"So upset right now that I’m literally crying," one read. "Ugh. Fuck."
She later clarified that the tweets were not a reaction to FOTB's renewal per se, but instead to the fact that the renewal meant she would have to turn down another acting opportunity to which she was looking forward. In an interview with the Los Angeles Times ahead of her new movie, Hustlers, Wu clarified once more that he reaction was in no way a reflection of her feelings towards FOTB — just her being "dramatic."
“I had this moment of heat where I got upset because I had to give up a job I had been looking forward to and had been chasing for a while,” she explained to the L.A. Times. “It was moving to me how many people from the show reached out to me, and even on set … to say, ‘Just so you know, we love you and we know who you are, and you didn’t deserve any of that stuff.’ Because they also know that I’m an actress — I can be dramatic.”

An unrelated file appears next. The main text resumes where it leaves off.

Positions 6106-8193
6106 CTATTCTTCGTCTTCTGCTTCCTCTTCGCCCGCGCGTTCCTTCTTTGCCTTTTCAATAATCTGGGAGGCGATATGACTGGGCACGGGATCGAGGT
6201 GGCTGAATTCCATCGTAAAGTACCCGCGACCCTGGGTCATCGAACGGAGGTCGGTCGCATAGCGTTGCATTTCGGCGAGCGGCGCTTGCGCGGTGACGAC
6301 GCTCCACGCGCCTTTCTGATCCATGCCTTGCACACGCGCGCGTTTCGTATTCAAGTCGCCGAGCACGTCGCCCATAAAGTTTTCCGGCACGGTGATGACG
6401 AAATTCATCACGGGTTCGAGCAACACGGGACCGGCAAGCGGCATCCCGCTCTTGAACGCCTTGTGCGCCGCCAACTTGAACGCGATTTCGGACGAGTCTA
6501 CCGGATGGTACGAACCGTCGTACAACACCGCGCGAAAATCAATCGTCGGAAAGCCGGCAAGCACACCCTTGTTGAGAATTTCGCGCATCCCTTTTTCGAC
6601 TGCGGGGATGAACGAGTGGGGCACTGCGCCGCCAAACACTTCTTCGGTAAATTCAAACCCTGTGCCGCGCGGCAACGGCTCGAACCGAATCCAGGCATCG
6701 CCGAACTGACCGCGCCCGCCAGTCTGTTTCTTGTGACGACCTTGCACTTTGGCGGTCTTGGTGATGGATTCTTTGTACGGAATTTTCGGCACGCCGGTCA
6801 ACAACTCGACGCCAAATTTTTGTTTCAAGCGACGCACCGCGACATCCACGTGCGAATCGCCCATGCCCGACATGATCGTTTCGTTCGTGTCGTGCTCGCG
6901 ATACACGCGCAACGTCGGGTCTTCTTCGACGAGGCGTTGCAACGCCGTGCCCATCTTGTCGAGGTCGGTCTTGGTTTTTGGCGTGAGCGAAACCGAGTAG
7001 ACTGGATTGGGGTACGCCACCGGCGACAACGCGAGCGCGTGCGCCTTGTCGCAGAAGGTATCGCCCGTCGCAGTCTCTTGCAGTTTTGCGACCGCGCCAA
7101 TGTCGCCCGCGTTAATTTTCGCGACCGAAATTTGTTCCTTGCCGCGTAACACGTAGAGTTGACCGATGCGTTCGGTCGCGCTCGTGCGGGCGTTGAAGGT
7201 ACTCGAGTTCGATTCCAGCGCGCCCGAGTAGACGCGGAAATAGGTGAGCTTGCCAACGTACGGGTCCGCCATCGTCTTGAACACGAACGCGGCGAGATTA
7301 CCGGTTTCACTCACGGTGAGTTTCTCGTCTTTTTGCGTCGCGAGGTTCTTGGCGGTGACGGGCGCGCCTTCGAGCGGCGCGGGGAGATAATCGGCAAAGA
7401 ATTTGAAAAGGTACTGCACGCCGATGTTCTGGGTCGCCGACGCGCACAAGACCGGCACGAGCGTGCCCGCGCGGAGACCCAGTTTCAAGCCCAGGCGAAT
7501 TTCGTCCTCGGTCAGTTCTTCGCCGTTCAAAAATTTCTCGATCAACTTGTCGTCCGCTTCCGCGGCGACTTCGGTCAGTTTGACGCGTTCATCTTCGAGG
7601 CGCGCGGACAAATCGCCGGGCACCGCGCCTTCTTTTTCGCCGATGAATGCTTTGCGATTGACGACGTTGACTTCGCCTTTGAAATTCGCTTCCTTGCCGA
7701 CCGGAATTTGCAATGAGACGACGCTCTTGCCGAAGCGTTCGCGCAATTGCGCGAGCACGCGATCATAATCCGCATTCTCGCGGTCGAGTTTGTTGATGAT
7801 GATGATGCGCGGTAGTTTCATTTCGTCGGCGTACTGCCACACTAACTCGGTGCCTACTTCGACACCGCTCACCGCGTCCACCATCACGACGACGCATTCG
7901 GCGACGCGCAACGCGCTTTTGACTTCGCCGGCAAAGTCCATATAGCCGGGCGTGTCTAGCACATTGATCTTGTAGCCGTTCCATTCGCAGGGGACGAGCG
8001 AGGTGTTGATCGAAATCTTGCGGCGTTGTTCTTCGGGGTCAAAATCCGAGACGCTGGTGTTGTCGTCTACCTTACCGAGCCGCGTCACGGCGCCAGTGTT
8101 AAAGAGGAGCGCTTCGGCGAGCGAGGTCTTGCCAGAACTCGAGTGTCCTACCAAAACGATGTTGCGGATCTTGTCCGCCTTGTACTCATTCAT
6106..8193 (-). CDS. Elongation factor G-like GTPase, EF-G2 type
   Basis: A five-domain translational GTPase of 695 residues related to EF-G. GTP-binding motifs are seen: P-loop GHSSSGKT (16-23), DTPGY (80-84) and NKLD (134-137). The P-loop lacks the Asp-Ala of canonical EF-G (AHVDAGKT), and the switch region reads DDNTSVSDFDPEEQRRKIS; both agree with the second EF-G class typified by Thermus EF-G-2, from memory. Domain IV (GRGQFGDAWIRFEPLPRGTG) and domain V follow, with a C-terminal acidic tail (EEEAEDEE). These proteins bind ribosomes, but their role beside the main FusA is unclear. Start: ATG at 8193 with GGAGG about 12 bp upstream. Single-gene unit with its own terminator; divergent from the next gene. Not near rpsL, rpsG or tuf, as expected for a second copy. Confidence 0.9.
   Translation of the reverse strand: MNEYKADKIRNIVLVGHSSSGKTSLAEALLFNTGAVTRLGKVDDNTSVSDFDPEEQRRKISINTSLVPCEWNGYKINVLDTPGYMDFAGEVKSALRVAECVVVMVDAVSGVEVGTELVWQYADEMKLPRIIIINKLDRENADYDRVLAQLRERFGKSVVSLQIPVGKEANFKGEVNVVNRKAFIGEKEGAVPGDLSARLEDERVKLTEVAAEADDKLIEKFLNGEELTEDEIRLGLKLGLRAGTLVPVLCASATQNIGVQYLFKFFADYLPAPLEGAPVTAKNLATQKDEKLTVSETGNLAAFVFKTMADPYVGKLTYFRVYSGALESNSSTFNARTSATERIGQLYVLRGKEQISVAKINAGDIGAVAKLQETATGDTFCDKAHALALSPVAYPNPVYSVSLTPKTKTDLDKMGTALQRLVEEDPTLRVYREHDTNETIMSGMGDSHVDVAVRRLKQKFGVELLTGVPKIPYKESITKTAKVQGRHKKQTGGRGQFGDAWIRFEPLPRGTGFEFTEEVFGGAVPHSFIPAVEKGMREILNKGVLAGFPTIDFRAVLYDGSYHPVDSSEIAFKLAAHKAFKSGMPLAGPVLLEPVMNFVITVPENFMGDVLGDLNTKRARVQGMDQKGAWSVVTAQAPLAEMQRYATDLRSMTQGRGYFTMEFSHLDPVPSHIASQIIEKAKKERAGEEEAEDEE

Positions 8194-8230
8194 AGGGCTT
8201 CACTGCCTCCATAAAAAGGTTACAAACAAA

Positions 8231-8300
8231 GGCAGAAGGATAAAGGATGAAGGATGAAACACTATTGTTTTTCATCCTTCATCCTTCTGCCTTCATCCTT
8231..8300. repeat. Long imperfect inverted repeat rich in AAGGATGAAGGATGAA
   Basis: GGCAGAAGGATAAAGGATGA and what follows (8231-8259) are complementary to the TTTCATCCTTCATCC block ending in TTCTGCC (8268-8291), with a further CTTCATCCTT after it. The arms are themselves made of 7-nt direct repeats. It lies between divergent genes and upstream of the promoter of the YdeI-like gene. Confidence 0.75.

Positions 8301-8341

The job, according to the outlet, was a “not Asian-specific” role in a play.
“I mean, that’s our toolkit, right?" she continued. "I’m dramatic. I’m emotional. But they also know that that doesn’t represent me because they have a hundred episodes of behavior that proves otherwise.”
Instead, this has served as a lesson about social media, and Wu also thinks it's beneficial for fans to see their idols stumble.
“I think a lot of why people are lonely in this world is because they go through these Instagram feeds and everybody’s life is perfect,” she said. “Nobody trips up. And sometimes I think, might it be good to see our heroes mess up a little bit and not always be perfect?”
Wu stressed that while she's certainly "grateful" for opportunities like FOTB, she is not an "elegant person." We're watching her learn and adapt and scramble in real-time. Which, if you squint, is more or less what Hustlers is about — with an extra dash of Cardi B.